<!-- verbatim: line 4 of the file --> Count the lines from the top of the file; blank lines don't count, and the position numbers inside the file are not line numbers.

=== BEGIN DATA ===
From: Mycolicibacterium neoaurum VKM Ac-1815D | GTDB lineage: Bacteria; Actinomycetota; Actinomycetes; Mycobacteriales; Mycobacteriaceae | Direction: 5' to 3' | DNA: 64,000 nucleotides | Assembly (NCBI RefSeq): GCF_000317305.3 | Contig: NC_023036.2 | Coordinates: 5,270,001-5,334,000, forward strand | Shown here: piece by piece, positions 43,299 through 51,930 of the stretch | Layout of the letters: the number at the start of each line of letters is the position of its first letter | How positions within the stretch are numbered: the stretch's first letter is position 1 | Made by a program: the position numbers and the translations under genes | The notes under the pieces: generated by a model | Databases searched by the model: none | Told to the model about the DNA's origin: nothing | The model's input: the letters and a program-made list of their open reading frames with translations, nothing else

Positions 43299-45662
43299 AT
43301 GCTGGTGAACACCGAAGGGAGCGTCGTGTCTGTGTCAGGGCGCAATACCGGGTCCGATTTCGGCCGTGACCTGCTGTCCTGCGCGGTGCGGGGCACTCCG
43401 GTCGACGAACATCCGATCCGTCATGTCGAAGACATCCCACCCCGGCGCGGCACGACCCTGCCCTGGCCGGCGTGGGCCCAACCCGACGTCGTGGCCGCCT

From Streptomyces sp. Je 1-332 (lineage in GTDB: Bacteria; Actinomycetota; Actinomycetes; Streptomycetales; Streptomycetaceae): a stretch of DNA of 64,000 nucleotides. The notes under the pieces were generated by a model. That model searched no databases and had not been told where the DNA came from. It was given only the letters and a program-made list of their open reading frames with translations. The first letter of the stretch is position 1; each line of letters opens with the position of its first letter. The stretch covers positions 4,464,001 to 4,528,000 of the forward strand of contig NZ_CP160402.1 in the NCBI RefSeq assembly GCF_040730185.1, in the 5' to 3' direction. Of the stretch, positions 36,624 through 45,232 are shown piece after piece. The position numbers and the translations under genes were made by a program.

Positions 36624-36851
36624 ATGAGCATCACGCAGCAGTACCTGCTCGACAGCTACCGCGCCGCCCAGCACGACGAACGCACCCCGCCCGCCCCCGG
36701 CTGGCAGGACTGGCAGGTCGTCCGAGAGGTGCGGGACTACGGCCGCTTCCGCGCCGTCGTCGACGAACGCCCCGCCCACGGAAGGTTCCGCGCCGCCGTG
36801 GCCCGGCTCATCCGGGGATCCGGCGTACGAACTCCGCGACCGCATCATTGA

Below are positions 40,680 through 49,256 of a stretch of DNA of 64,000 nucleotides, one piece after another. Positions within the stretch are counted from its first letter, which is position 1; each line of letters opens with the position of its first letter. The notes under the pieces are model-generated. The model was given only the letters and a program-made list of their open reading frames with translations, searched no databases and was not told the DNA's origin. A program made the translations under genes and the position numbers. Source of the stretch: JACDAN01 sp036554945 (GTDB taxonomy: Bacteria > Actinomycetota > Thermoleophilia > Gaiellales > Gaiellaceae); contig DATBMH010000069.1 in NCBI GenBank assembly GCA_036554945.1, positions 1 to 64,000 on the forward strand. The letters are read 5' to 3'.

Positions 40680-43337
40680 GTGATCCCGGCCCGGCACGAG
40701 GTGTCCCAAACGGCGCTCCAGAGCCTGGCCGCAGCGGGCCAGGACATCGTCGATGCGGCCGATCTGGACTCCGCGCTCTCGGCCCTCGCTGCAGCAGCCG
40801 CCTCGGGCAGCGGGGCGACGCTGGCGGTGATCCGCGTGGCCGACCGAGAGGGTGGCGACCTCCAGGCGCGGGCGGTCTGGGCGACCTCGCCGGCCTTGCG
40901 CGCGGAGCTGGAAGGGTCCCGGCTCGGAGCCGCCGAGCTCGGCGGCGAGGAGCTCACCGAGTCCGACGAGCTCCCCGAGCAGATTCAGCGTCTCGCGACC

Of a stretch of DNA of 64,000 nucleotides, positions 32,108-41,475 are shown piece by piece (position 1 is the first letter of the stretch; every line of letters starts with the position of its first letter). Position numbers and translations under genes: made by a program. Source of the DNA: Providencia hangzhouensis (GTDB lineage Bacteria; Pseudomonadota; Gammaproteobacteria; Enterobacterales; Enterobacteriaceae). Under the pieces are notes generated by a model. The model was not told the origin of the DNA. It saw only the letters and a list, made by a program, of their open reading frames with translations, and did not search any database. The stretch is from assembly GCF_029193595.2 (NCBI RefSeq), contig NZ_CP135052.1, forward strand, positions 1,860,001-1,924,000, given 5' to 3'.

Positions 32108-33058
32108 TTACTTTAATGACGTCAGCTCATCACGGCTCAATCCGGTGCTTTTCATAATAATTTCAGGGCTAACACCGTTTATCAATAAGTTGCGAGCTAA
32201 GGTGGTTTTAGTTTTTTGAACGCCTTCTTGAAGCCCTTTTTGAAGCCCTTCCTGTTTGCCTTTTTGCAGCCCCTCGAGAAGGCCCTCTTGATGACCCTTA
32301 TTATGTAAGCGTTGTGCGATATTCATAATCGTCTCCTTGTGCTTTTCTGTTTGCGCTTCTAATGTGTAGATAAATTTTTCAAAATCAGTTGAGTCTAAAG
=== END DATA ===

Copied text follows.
43301 GCTGGTGAACACCGAAGGGAGCGTCGTGTCTGTGTCAGGGCGCAATACCGGGTCCGATTTCGGCCGTGACCTGCTGTCCTGCGCGGTGCGGGGCACTCCG